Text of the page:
Listen Up"I need you to find stocks that are comfortable for you, that fit your personality," he said. "Maybe you're risk-averse, maybe you love to speculate. You need to do the homework so you will not be surprised and not panic out if the stock goes lower." When a stock goes down, people sell rather than buy more if they haven't done their homework, he added. And that's because they don't really know if there's something really wrong with the company or if it's just a problem with the stock. The first step, he said, is to listen to the conference call. Every quarter, every publicly traded company has a conference call when management says how the quarter went, how the company made money and what the future looks like. The calls are available on the company's Web site, now that the government requires that this material is made available to investors. Cramer said that what you're listening for is growth, particularly accelerated revenue growth. "When you hear that business is accelerating, you may have something worth following," he said. Next, you have to read the press, he said. He recommended plugging the stock symbol into Web sites including TheStreet.com, which he co-founded nine years ago, and those of Yahoo! Finance and The Wall Street Journal. He said it's important to read the articles about the company because you need to understand what you own. Finally, he said, get the research. The company's Web site will have reports generated by analysts from large brokerage firms who cover the company. This is the minimal amount of homework he believes must be done before buying a stock, and it should take about an hour a week per stock, Cramer said. This is why he said to not own more than five stocks. And if you don't have three reasons to buy after all this homework, Cramer said to avoid the stock.
Flight PlanCramer prides himself on the fact that he has kept clients out of every single airline stock since he's been in the business, telling listeners that if they want to buy an airline they may as well be giving their money away. He stuck by this pronouncement, saying that businesses that are focusing on wealthy customers and business travelers is a business model he's seen "a gazillion times" that "has never worked." And just because Northwest Airlines ( NWACQ) is offering fliers a chance at better seats for a $15 fee, "that barely covers the fuel bill," he said. The only stock tied to the airline industry that he will recommend is FedEx ( FDX), because it has no passengers. That means no complaints, he said, and the company can pass on whatever fees it wants. Even though Venezuela's president, Hugo Chavez, is not behind the proliferation of U.S. business interests in his country, Cramer likes mining company Crystallex International ( KRY) as a way cash in on economic growth in the country. Chavez will have to provide jobs for his people, Cramer said, and he believes that mining is one place where they will find work. "When you listen to the president talk about the Iraq war, do you really believe him?" Cramer asked listeners. Despite recent statements made by Bush that most of Iraq will be turned over by the end of the year to the new trained Iraqi troops, Cramer cited a poll that showed 65% of the American people believe that he has no Iraq plan. The stock market also tells Cramer something different from what the president is saying, and it says that this war is going to go on for a long time. "I listen to the way stocks trade," he said. And the gigantic military industrial companies are going higher. Lockheed Martin ( LMT), Northrop Grumman ( NOC), General Dynamics ( GD), Raytheon ( RTN) and L3 Communications ( LLL) are all hitting the new-high list or have been there for a while, he said. When it looked like the war was going better, they hit 52-week lows, Cramer said. The New York Times is going to feel a bit lighter because the paper of record will stop publishing its daily stock listings, Cramer said, adding that it will only offer this information online. The level of interest in the stock market hasn't been this high in six years, he said, and yet the tables are being excised from the print edition. This is because print media is "moribund," he said, citing comments by Rupert Murdoch that the old ways of media are dead. He quoted Murdoch as saying that information is no longer in the hands of media barons, but that it will become like fast food, with people accessing it via phones and handheld wireless devices. There's money to be made on Murdoch's declaration, Cramer said, and he believes that it's the handheld devices that will deliver information to us. Among his top picks in the field were SanDisk ( SNDK), which makes flash memory; Seagate Technology ( STX), which makes storage for larger files that won't fit on flash; Plantronics ( PLT), which makes headsets for hands free communications; Marvell Tech ( MRVL), which makes wireless technology controllers; and chipmakers Qualcomm ( QCOM) and Broadcom ( BRCM). Cramer owns Qualcomm for his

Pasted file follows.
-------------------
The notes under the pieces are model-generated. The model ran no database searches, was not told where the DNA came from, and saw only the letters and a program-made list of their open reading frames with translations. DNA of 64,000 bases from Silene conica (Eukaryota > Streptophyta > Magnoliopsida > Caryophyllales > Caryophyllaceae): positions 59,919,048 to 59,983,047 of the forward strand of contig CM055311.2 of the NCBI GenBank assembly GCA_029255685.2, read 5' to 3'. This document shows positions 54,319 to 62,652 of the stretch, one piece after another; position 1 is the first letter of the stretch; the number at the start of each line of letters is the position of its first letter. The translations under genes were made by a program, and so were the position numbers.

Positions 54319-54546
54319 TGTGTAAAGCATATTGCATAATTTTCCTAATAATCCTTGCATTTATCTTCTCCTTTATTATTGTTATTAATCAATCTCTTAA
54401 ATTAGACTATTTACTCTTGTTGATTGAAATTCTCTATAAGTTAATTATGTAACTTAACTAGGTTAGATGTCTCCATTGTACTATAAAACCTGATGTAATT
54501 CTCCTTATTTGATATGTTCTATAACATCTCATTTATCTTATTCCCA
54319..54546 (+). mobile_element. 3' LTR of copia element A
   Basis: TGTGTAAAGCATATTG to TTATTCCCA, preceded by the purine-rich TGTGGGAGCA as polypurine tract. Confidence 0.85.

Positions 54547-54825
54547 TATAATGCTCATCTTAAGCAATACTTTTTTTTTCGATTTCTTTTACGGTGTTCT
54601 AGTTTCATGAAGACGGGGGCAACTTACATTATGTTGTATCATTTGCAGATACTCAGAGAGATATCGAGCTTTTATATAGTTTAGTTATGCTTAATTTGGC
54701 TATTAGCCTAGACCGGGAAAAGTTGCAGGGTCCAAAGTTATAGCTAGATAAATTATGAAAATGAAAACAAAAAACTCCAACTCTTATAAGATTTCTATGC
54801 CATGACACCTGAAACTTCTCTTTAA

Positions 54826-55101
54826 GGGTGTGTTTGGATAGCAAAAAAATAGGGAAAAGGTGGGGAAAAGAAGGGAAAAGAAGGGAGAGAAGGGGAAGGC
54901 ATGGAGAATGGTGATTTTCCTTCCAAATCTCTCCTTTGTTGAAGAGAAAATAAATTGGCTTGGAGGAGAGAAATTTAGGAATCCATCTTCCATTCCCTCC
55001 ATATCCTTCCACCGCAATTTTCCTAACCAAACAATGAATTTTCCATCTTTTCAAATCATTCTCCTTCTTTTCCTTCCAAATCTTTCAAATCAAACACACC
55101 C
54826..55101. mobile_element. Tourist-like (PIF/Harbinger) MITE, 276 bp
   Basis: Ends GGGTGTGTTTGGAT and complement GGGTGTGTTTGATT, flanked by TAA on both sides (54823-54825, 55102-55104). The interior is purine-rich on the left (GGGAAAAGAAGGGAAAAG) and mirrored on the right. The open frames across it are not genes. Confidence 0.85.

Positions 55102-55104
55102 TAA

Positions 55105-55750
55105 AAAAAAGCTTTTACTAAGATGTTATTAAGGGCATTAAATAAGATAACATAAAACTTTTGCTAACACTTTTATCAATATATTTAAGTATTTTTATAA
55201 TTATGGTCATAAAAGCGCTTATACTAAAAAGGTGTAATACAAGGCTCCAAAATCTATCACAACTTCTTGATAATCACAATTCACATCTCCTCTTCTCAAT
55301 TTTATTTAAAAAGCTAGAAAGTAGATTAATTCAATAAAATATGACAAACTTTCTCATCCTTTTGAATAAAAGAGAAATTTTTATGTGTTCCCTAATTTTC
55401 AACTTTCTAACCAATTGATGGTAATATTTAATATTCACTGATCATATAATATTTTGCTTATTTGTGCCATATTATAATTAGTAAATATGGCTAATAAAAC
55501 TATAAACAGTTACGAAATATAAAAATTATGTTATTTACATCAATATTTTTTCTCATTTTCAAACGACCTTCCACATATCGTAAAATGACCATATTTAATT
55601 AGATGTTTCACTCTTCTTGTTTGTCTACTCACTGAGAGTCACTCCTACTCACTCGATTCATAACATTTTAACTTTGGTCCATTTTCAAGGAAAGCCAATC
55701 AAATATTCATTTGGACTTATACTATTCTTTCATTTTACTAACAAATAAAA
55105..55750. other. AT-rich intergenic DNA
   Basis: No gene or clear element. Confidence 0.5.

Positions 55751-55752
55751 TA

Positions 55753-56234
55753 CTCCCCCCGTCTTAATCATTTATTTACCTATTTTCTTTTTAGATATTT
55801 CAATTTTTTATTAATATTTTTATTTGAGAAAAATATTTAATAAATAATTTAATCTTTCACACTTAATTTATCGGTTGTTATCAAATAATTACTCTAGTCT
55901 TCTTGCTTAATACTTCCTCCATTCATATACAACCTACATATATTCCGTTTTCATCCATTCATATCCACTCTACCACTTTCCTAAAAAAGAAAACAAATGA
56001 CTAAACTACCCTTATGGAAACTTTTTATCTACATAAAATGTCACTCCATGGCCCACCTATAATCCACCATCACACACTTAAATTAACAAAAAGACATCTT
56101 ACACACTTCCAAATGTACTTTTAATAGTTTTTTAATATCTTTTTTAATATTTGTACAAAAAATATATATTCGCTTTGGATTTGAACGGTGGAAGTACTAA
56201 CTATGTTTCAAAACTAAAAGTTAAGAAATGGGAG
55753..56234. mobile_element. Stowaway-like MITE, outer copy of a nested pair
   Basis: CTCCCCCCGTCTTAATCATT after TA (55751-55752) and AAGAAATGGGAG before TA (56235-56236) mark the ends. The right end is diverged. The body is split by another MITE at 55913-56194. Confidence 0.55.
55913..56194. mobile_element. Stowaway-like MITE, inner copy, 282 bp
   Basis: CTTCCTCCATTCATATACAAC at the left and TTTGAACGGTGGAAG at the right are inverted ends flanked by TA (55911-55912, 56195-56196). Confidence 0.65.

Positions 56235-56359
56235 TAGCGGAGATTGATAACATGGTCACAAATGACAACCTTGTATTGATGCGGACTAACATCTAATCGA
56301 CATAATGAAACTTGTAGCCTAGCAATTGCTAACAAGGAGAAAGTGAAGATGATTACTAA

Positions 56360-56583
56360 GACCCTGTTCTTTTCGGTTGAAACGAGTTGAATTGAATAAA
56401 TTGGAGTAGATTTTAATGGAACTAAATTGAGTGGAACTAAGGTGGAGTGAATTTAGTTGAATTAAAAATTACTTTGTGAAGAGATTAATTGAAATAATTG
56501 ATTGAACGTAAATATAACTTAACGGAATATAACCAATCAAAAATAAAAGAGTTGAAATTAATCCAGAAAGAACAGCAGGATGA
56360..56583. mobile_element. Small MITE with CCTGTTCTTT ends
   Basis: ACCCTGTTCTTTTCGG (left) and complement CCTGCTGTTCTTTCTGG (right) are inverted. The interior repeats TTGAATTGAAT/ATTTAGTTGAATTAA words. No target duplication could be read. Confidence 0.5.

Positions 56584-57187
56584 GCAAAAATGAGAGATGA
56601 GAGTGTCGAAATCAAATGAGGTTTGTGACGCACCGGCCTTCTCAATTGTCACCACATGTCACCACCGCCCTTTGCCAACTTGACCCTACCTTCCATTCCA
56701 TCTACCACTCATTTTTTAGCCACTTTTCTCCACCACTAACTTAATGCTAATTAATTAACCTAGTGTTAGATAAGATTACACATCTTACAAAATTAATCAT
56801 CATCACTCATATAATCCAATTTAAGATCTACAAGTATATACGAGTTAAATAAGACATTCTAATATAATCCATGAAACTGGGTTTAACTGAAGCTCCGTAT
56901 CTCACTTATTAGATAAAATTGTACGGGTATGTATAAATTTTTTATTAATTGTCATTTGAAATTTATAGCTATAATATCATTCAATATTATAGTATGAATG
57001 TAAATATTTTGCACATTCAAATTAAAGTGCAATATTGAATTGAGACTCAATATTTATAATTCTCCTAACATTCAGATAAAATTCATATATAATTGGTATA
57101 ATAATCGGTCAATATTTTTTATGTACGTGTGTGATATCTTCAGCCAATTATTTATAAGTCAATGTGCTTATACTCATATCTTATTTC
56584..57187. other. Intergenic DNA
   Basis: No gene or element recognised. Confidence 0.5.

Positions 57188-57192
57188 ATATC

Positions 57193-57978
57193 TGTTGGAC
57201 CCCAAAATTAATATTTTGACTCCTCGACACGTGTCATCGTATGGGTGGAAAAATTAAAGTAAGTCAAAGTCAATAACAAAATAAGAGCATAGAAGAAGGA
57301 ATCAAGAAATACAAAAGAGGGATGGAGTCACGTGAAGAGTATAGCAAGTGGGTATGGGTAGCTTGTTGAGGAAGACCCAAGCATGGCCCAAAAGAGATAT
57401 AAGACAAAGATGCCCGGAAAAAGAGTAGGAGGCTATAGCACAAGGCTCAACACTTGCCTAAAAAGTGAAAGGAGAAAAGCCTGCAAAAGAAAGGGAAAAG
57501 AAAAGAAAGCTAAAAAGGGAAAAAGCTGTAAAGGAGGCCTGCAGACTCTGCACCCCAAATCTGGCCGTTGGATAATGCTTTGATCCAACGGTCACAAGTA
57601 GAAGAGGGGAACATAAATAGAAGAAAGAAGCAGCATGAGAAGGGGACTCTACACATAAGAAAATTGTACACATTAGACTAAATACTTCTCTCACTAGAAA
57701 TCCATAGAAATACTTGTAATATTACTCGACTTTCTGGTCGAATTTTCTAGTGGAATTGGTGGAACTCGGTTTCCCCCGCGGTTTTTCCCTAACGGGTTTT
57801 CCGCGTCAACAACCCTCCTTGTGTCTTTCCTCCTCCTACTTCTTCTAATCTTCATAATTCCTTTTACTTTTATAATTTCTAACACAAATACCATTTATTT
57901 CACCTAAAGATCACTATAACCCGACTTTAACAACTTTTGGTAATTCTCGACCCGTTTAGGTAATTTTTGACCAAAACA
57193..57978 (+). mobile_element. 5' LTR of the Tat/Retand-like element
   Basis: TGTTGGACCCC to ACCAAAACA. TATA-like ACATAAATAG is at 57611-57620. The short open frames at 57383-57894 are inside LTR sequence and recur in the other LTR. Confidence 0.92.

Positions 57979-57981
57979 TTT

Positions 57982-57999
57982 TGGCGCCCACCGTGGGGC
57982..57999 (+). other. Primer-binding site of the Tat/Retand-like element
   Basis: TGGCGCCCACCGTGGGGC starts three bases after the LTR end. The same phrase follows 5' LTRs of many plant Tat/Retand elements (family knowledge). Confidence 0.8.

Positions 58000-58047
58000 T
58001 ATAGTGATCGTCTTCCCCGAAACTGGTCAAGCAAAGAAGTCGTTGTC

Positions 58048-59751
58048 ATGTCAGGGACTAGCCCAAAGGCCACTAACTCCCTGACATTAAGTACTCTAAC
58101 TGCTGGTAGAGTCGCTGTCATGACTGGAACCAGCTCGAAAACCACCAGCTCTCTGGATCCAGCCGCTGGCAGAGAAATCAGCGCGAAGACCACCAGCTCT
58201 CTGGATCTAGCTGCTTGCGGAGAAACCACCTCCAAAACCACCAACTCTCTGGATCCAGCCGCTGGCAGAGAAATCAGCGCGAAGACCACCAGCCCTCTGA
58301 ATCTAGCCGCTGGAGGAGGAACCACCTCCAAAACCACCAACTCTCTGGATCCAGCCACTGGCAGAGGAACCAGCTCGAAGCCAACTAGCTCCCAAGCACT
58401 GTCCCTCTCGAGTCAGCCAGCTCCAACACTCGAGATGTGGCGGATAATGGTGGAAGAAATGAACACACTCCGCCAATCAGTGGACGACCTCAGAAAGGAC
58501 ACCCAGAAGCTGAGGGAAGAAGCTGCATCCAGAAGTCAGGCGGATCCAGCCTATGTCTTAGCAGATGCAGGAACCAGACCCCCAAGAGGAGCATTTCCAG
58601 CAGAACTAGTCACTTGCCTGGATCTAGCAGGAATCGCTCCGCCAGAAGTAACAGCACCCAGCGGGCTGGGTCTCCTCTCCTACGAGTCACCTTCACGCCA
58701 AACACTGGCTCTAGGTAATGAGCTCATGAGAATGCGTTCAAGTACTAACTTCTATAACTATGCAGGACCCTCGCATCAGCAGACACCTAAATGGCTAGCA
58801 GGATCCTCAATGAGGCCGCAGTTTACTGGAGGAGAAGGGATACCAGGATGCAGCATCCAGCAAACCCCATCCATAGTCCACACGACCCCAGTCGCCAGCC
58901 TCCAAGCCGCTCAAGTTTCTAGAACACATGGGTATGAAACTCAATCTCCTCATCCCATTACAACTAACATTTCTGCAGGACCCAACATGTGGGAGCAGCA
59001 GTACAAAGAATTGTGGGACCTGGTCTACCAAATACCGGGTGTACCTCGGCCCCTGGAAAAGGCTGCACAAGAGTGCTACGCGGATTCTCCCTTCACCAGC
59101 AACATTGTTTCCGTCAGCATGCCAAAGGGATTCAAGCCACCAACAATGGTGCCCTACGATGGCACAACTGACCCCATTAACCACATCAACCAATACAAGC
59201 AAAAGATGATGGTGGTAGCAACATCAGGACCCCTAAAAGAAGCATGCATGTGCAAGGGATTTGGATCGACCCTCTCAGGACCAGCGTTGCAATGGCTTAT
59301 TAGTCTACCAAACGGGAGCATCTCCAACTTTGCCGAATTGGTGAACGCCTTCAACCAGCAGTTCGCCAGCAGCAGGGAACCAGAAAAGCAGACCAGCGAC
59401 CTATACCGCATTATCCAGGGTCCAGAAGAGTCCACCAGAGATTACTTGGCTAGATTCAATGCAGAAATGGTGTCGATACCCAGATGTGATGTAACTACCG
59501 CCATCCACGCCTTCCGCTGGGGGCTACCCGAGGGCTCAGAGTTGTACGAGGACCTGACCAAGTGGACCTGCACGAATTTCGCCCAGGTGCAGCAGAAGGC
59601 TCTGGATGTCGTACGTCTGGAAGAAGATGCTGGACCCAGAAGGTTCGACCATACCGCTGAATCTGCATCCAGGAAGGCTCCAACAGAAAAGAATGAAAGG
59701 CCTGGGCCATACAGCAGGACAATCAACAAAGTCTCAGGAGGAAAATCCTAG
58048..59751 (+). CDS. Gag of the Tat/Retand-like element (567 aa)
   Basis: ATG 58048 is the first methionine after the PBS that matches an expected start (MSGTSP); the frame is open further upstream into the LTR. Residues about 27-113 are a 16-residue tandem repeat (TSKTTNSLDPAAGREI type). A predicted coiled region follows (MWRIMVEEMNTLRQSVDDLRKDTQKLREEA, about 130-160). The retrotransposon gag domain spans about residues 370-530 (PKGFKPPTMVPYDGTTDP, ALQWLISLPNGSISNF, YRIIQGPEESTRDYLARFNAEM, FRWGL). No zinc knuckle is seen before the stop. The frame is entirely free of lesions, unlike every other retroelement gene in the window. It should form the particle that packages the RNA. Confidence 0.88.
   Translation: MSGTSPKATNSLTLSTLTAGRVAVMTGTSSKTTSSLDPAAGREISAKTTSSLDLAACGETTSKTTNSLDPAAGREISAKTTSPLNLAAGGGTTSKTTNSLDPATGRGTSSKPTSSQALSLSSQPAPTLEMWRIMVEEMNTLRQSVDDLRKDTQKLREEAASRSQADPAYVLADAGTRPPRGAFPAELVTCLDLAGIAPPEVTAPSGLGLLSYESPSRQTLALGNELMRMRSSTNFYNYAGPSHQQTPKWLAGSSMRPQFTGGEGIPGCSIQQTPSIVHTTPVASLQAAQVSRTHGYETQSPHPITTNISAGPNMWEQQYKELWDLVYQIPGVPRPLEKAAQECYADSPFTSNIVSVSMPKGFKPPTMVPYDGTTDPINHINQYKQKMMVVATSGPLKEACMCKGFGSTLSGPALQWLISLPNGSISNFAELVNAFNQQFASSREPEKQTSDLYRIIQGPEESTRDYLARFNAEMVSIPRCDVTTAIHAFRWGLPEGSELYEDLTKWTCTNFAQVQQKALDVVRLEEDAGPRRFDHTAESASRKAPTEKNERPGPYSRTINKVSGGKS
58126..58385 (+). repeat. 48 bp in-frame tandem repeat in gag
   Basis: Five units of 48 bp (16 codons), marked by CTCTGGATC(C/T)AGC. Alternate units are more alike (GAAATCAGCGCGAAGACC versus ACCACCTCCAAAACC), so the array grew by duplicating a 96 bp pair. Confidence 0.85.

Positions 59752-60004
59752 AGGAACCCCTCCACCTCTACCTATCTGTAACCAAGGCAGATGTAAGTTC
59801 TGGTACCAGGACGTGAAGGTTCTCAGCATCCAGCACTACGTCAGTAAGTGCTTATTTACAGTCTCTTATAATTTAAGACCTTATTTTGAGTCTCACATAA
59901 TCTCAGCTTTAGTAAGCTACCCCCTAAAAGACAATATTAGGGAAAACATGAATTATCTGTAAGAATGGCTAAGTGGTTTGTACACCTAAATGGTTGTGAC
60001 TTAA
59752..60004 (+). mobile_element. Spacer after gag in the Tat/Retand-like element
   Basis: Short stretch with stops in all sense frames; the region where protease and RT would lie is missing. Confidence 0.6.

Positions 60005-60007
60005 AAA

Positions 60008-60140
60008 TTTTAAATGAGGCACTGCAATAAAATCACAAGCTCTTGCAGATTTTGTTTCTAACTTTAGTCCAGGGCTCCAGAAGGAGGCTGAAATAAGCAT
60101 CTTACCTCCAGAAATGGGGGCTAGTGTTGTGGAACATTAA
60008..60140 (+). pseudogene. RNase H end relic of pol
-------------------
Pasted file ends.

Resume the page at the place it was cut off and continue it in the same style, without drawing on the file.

Cramer's CallersCramer told a caller that he still likes Electronic Arts ( ERTS) even though the stock is down in part on news that the new PlayStation will be delayed until November. The company makes most of the great video games out there, he said. And even though Take-Two ( TTWO) might have something good, its financials are "in shambles." Electronic Arts is best of breed and has been sitting on its duff because Wall Street believes that it will miss earnings estimates, he said, adding that we must care about this because earning are all that matter to the Street. He said that the company is bottoming, but that future quarters could be excellent. He doesn't know when the rally will come, but be believes it's going to happen and he would buy aggressively on the stock's weakness even though this quarter may not be great. Cramer also said that Palm ( PALM) is a great investment because it could "take over the mantle from BlackBerry," which is made by Research In Motion ( RIMM). Plus, he believes that Verizon ( VZ) is getting behind Palm, saying that he would stick with the stock or even buy more before it really takes off. Finally, he told a caller to be patient with Crocs ( CROX) because it's "a coiled spring" that will go higher once we hit gardening and swim season. He believes the stock, which is trading below $24, could run up to $30, which is when he would sell.